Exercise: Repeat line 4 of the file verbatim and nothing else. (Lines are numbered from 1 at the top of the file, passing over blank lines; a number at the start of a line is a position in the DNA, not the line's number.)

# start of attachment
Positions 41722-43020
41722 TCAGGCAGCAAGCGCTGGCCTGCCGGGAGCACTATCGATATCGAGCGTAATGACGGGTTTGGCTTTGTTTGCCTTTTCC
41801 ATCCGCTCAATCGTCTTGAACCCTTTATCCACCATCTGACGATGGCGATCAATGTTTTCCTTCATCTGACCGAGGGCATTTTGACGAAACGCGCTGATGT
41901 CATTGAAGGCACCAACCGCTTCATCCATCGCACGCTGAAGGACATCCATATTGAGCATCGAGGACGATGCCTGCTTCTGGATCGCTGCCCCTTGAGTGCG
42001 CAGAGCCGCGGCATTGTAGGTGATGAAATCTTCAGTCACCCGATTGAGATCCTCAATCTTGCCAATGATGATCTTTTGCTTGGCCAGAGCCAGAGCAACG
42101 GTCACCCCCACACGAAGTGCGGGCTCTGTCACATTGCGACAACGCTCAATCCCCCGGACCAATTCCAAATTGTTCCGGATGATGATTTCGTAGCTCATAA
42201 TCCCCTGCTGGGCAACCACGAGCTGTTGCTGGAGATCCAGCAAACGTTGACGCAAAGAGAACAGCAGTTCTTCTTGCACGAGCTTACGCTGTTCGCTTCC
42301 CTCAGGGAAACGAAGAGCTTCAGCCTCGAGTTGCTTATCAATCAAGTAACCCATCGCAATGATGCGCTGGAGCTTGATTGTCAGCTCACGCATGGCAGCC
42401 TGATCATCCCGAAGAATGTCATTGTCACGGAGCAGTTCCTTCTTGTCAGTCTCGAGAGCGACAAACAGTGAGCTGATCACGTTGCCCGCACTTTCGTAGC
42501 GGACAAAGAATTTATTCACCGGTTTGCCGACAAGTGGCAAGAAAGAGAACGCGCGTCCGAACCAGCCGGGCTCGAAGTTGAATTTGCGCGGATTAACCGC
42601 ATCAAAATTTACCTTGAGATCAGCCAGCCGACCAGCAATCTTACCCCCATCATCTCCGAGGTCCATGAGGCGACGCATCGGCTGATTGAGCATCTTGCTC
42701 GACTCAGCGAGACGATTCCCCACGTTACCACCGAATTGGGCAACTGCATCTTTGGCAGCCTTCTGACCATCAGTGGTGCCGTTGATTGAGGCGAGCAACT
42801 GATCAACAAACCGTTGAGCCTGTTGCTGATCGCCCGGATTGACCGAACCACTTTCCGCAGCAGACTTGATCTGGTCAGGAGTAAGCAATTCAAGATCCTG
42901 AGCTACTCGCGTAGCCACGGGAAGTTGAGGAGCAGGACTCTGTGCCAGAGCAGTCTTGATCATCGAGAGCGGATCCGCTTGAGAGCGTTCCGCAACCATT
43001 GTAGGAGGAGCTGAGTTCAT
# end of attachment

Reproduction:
41901 CATTGAAGGCACCAACCGCTTCATCCATCGCACGCTGAAGGACATCCATATTGAGCATCGAGGACGATGCCTGCTTCTGGATCGCTGCCCCTTGAGTGCG